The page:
Thomas and Alito concluded by saying that the same-sex marriage decision “created a problem only [the court] can fix,” suggesting the decision either needs to be overturned or exceptions need to be enshrined in federal law.


The Statement Sounded Alarm Bells for Many Liberals Concerned Amy Coney Barrett’s Confirmation Could Spell the End for Same-Sex Marriage Rights

Chasten Buttigieg, husband of former South Bend, Indiana, mayor and Democratic presidential candidate Pete Buttigieg, took notice of the decision and warned people who care about same-sex marriage rights to vote accordingly.

“Just a reminder that overturning [gay marriage] is in the Republican Party’s official platform,” he said. “Alito and Thomas just signaled their wishes to overturn it and we already know where Barrett stands on the issue. Please vote.”

Los Angeles City Councilman David Ryu also sounded alarm bells about Thomas and Alito’s statement.

“Two [Supreme Court] justices are now calling to overturn marriage equality,” he said. “A conservative court will turn back decades of progress if they get the chance. We must not give them that chance.”

Michigan Law School Assistant Professor Leah Lipman took notice of Thomas and Alito’s statement and wryly added, “Happy first Monday of October and start of the new [Supreme Court] term, everybody!”

CNN legal analyst Steve Vladeck called the statement “ominous” and said it was clear some justices view same-sex marriage as an “affront” of religious liberty.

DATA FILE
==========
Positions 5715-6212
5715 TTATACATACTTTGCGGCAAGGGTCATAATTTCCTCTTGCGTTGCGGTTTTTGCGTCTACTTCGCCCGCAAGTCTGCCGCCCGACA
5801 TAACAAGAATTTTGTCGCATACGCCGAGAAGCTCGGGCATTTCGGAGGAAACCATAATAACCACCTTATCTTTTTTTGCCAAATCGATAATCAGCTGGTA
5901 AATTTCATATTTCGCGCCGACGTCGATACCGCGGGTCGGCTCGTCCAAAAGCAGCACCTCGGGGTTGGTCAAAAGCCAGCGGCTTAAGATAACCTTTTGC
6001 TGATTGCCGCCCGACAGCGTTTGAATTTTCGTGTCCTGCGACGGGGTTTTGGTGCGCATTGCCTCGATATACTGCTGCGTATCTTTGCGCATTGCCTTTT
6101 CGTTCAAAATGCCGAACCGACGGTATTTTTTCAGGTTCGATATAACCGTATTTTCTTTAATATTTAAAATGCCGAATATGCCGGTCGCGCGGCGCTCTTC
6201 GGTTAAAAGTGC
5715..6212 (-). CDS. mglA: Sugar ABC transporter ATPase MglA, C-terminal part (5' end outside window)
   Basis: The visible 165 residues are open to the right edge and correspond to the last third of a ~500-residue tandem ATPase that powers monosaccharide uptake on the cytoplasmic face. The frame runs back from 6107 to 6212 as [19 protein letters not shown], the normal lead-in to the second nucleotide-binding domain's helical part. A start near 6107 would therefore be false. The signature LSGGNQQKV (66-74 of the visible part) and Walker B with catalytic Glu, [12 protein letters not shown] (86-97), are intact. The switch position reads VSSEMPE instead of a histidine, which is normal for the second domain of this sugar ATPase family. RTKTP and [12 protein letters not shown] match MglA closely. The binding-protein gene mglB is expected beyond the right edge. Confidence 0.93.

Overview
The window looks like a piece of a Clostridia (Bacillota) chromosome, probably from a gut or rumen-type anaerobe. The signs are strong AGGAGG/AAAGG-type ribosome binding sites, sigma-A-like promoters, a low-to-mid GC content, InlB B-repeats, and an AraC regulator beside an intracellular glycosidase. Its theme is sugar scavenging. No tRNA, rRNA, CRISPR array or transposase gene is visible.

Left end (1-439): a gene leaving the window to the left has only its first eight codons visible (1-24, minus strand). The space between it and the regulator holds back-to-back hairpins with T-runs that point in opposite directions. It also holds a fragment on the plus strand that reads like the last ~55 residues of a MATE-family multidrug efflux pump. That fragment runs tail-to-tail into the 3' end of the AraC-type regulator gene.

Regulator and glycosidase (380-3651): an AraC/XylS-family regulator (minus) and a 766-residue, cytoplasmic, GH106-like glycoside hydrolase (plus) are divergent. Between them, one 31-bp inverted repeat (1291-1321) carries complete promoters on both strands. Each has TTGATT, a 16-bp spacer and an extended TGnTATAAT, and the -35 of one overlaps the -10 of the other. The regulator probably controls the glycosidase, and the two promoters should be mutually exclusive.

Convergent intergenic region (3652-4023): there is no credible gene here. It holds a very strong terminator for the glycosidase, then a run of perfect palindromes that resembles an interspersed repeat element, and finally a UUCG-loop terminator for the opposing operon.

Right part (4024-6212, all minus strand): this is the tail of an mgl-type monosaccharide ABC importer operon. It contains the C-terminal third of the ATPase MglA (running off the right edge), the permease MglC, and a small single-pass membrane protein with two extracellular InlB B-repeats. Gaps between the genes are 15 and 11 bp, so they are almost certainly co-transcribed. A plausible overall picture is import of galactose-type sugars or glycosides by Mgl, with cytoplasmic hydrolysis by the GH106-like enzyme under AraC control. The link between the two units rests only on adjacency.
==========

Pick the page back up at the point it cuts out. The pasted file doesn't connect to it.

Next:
“Especially at this moment in time, with major religious liberty cases already in the pipeline and in the middle of a contentious confirmation fight, the result of which could move the court sharply to the right on these issues, it’s a telling — and ominous — message for the court’s two longest-serving conservatives to send,” he said.


Amy Coney Barrett Has Said Her Faith Would Not Influence Her Rulings, But She Is Associated With an Anti-LGBT Group

Amy Coney Barrett

GettySeventh U.S. Circuit Court Judge Amy Coney Barrett speaks after U.S. President Donald Trump announced that she will be his nominee to the Supreme Court in the Rose Garden at the White House September 26, 2020 in Washington, DC.

Barrett has said that her religious convictions “would never impose my own personal convictions upon the law,” during her 2017 confirmation hearings to serve on the 7th Circuit Court, The Washington Post reported.

However, at that same hearing, her links to the controversial religious legal advocacy group Alliance Defending Freedom, for which she has given five paid speeches, according to the Post report.

The Southern Poverty Law Center has designated the ADF a hate group which discriminates against LGBTQ people. According to the SPLC, the group supports criminalization of sex acts between LGBTQ adults in the United States and abroad, and has also defended the sterilization of trans people in other nations.

On its website, the ADF describes itself as “an alliance-building, non-profit legal organization that advocates for the right of people to freely live out their faith.”

As of Monday, Senate Republicans still planned to hold an in-person vote in the near future on Barrett’s confirmation, despite a slew of GOP lawmakers and people in Trump’s orbit testing positive for coronavirus following the White House Rose Garden announcement of Barrett’s nomination last month.

Senator Tom Cotton told Fox News Monday that Republicans would vote on Barrett even if some of them have to be “wheeled in,” Mediaite reported.